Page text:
Russian to receive award of new banjo

By Beccy Tanner, The Wichita Eagle, Kan.

[Original Version]


Liza receives her banjo!

Nov. 01--Nearly two decades after his death, Brian Friesen's name continues to resonate with banjo players around the world.

This year, an award honoring Friesen's memory will give an orphaned teenager in Russia the chance to own her own professionally made banjo.

Brian died in 1994 at the age of 7. He was the son of local country radio personalities and musicians Bekki Gardner and Orin Friesen.

Up till the day before he died, he led a normal child's life . He was helping his 3-year-old brother, Jesse, color a picture of a policeman when the small headache Brian complained about earlier suddenly became unbearable.

He collapsed from a brain aneurysm and died a day later in a Wichita hospital.

But the story is also how his parents and a major sponsor have, in the years since, quietly gone about sharing Brian's enthusiasm for music with children who are talented but whose families lack the resources to allow the kids to pursue musical careers.

Brian's love of music and particularly of playing the banjo, prompted Janet Deering of Deering Banjo Co. in San Diego, a longtime sponsor of Orin Friesen's bluegrass show on KFDI, to set up the Brian Friesen Banjo Award.

"We've done this to bring the joy of playing banjo to young people who show promise," Janet Deering said. "Orin and I are old friends and when his son passed, we came up with this way of honoring Brian's memory."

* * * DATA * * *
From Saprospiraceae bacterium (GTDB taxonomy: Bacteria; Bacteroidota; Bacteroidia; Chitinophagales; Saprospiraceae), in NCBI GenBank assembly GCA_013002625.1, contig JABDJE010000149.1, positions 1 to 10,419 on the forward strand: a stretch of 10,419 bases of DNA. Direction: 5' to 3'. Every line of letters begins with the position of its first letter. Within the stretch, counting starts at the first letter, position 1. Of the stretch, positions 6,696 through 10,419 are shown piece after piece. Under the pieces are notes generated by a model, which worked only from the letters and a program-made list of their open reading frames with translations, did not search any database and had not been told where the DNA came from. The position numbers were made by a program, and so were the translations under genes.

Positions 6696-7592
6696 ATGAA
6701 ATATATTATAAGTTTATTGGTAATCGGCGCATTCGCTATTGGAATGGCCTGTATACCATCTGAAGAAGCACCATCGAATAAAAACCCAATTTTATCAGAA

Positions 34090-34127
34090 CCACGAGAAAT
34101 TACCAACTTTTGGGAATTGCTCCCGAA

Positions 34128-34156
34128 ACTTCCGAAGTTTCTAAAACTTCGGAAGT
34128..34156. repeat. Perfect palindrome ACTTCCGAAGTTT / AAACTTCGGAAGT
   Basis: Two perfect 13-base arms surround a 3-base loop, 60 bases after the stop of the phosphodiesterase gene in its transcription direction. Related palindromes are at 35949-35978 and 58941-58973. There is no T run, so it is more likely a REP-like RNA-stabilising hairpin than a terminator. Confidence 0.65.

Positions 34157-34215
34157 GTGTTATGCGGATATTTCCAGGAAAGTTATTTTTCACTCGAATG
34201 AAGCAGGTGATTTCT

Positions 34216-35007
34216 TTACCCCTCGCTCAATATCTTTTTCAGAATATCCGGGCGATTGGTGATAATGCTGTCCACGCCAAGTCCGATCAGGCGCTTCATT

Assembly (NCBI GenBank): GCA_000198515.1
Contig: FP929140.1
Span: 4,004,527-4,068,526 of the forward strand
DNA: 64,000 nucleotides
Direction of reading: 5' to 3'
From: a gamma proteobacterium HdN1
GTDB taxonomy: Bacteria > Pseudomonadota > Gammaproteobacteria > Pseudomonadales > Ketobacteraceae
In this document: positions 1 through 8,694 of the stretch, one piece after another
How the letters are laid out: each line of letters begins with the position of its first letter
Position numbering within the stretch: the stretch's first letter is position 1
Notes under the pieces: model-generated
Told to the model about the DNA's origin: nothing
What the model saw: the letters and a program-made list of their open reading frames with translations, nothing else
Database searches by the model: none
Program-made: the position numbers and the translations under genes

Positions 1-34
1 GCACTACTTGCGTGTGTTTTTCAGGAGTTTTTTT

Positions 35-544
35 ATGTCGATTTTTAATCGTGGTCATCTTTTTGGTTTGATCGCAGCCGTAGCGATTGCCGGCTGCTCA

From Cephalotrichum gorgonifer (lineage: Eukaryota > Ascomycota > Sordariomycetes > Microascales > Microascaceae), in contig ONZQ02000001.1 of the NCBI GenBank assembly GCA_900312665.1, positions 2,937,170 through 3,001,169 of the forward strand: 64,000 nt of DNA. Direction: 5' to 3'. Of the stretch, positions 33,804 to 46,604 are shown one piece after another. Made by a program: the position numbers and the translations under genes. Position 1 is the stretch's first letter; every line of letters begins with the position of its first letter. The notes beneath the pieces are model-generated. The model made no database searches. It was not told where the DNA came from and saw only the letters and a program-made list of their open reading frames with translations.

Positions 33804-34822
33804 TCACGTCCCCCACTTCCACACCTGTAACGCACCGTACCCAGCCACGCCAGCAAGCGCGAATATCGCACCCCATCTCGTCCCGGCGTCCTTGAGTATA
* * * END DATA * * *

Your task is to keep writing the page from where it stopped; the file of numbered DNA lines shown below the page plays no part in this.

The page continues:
Deering and Friesen say there has never been much publicity about the award because the emphasis is about rewarding good work.

"Each year we try to find a child that shows promise playing the banjo but doesn't have a quality instrument," Orin Friesen said. "Then we present that child with a top-of-the-line Deering Banjo with 'Brian Friesen Banjo Award' and the date engraved on it."

At first the banjos were presented at the International Bluegrass Music Association Fan Fest each year in Kentucky.

Friesen said they would identify the child's musical hero and have that person present the banjo to the child.

The first award was given in 1995 and went to Benji Flaming, who has since become an innovator in the International Bluegrass Music Association.

Later, the banjos were presented at the Grand Ole Opry by people or groups including Ricky Skaggs or Riders in the Sky.

One recipient was 5-year-old Ryan Holiday, who was later promoted by the Opry as its youngest performer.

The person who often scouts and picks each year's banjo recipient is Pete Wernick, a Coloradan also known as Dr. Banjo. When he traveled to Russia, he saw a teenage girl who could play a mean banjo.

"Because I am a teacher of bluegrass, I teach all over the world. I run into a lot of young musicians," Wernick said. "What we look for is a kid who is making great progress and could use a better instrument."

This year's recipient, Lisa Karpatcheva, lives in an orphanage. She is 15 and plays a banjo that she borrowed from a friend. She does not speak English, but plays in a bluegrass band.

This month, she will receive the banjo, valued at $5,000, from U.S. Ambassador to Russia John Beyrle.

"Lisa is a member of a band in Russia called 'Cheerful Dilligence,' " Wernick said. "They are mentored by a teacher in the town of Obninsk. She is a good player."

For the givers of the award, this year's award is especially meaningful, in part, because it has gone international.

"The award has actually not been promoted or publicized because we honestly didn't want parents dragging kids up and shoving them in front of our faces," Deering said. "It has been a quiet thing. And yet, we are always watching for who would be a perfect fit for the award. We think this girl is perfect."

Reach Beccy Tanner at 316-268-6336 or [email protected].